Iceland and the Volcano-Greenhouse Theory
19 April 2010
The eruption of Eyjafjallajoekull volcano in Iceland, and the disruption of air traffic across Europe, is a lesson in the power of vulcanism. The astonishing images coming out of Iceland (such as the one I used from from Ulrich Latzenhofer’s photostream on Flickr) are matched by the dramatic stories of Icelandic farmers attempting to save their livestock.
Iceland has a long history of vulcanism, and has made the best of a dangerous situation by drawing on its proximity to molten magma for heat and electricity (from geothermal sources), but the eruption shows how quickly these sources of energy can turn into a mortal danger. Thick deposits of ash have rendered large areas of the countryside uninhabitable by livestock. The BBC reported that, “Areas south of the Eyjafjallajoekull volcano have been caked in a layer of grey ash some 10cm (four inches) thick. Ponds have turned into pools of cement-like mud and geese have had trouble flying because their wings are heavy with ash, media reports say.”
The disruption caused by the Eyjafjallajoekull volcano can be a help to our imagination in coming to a concrete realization of the power of mass vulcanism. With these images of Iceland in mind, imagine either a supervolcano (“…a volcano capable of producing a super volcanic eruption, which is a volcanic eruption with ejecta greater than 1,000 cubic kilometers… thousands of times larger than most historic volcanic eruptions…”) or hundreds if not thousands of volcanoes erupting in an episode of massive vulcanism. In this way, our actual experience (aided by imagination) can be enlisted in our understanding of events that dwarf anything we will experience.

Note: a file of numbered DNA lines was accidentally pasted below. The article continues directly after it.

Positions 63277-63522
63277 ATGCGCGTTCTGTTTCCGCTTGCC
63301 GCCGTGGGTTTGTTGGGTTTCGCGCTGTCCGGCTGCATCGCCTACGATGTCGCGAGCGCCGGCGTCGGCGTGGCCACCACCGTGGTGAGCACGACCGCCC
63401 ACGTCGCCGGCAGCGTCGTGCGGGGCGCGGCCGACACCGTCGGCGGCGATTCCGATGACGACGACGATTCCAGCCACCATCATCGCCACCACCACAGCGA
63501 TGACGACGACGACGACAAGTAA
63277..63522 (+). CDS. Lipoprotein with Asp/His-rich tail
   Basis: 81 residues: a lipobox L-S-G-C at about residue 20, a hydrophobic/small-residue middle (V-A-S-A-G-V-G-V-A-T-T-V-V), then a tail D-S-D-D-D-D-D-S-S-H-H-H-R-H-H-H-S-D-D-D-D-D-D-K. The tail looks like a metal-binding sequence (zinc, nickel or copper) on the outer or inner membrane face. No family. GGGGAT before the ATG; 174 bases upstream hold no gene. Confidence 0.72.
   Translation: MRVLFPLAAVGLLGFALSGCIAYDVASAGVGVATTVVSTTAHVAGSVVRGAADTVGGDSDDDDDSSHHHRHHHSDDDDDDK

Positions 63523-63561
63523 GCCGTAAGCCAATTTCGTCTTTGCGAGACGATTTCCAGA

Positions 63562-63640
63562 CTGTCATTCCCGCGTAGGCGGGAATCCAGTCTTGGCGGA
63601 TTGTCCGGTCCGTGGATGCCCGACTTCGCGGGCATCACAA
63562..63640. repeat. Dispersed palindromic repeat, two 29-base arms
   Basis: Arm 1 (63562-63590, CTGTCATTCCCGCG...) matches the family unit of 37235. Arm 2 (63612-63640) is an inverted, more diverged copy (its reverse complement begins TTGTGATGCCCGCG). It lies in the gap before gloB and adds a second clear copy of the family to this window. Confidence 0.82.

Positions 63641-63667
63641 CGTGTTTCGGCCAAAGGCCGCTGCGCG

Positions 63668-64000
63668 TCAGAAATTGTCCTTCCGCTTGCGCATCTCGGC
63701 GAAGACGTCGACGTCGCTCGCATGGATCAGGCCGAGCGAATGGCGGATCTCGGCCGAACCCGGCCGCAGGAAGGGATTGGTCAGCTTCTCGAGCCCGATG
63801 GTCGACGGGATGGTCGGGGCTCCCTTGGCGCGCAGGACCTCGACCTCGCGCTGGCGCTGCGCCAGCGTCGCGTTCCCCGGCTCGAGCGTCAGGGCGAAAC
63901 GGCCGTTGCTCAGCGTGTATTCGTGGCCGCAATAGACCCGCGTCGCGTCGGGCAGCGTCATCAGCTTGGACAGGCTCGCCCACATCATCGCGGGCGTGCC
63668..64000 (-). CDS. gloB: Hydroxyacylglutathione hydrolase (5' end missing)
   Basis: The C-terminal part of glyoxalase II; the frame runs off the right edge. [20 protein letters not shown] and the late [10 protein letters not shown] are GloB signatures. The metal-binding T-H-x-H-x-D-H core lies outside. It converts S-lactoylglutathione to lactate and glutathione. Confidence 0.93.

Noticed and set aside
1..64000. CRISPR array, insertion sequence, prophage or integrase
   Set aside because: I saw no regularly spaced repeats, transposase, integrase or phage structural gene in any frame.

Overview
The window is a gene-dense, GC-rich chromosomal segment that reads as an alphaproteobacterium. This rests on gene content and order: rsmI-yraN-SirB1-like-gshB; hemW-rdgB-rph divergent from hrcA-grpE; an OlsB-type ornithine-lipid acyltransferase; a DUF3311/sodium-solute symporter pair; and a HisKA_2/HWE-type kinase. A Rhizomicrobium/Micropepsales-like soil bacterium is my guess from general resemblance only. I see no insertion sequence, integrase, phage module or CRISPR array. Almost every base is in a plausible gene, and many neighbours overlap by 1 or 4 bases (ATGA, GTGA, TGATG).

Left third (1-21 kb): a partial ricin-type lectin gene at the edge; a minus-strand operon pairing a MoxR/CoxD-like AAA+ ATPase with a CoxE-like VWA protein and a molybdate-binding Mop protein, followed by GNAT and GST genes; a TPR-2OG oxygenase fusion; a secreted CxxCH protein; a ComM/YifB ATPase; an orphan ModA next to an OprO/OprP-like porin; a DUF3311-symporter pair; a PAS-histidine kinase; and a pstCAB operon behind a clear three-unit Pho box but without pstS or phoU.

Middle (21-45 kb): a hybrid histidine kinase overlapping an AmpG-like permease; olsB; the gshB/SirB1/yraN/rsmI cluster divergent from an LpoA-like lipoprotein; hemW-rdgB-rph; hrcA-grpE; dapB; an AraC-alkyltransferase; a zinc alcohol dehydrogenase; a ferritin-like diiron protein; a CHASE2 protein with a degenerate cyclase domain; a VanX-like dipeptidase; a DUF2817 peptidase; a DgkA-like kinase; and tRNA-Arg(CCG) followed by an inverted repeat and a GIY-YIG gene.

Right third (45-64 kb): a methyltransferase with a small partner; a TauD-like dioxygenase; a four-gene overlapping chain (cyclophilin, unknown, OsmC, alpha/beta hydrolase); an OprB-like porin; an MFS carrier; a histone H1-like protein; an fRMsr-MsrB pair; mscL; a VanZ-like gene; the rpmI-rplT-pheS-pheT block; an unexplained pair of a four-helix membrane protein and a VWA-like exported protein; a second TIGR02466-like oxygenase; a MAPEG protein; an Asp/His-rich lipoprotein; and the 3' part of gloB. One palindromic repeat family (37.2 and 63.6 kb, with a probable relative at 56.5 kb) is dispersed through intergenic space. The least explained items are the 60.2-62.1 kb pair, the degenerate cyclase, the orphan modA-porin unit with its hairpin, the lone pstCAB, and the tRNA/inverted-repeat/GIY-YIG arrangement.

The theory of dinosaur extinction most familiar in the popular press is that of the K-T impact extinction theory, such that the impact that caused the Chicxulub crater (“…an ancient impact crater buried underneath the Yucatán Peninsula in Mexico…”), and climate changes caused by this massive impact, was the primary cause of the mass extinction of non-avian dinosaurs. But this is not the only contending theory for the mass extinction of non-avian dinosaurs. There is also the K-T Deccan Traps volcanism-induced carbon cycle perturbation extinction theory, called the Volcano-Greenhouse theory by its originator, Dewey McLean.
While more people know about the K-T impact extinction theory, both theories are plausible and have impressive evidence for them. It may be that the K-T impact theory is better known for the reason that contemporary popular culture has produced several major Hollywood films about extraterrestrial impacts, and that these dramatizations have a not-inconsiderable influence upon the popular imagination. The power of nature revealed over the past week in Iceland is a good opportunity to educate our imagination more broadly, for an educated imagination opens possibilities of thought otherwise foreclosed simply for lack of the ability of conceive alternatives.
I made a somewhat similar argument in Life in the Holocene Epoch regarding the immediate intuitive impact of a photograph of Britain, turned entirely white by ice and snow, during the past difficult winter. The Eyjafjallajoekull volcano, like the photograph of a snowbound Britain, provide ample stimulation for the a priori imagination, thus, “bridging the gaps between what our authorities tell us, gives the historical narrative or description its continuity.” (according to Collingwood)
In this case, the continuity given is the continuity of natural history rather than human history, as well as the continuity of scientific theory and ordinary experience. Any way that we can close these gaps (i.e., the gaps between scientific theory of ordinary experience) we achieve a more comprehensive and complete understanding of the world. In this particular instance, in relation to theories of the K-T mass extinction event, we get not just an understanding, but an intuitive feeling, a direct experience of the power of nature and the events of natural history, that makes theorizing and understanding possible. From such a perspective we are better prepared to appreciate the different theories of mass extinction, as well as the scientific possibilities that underlie these theories.
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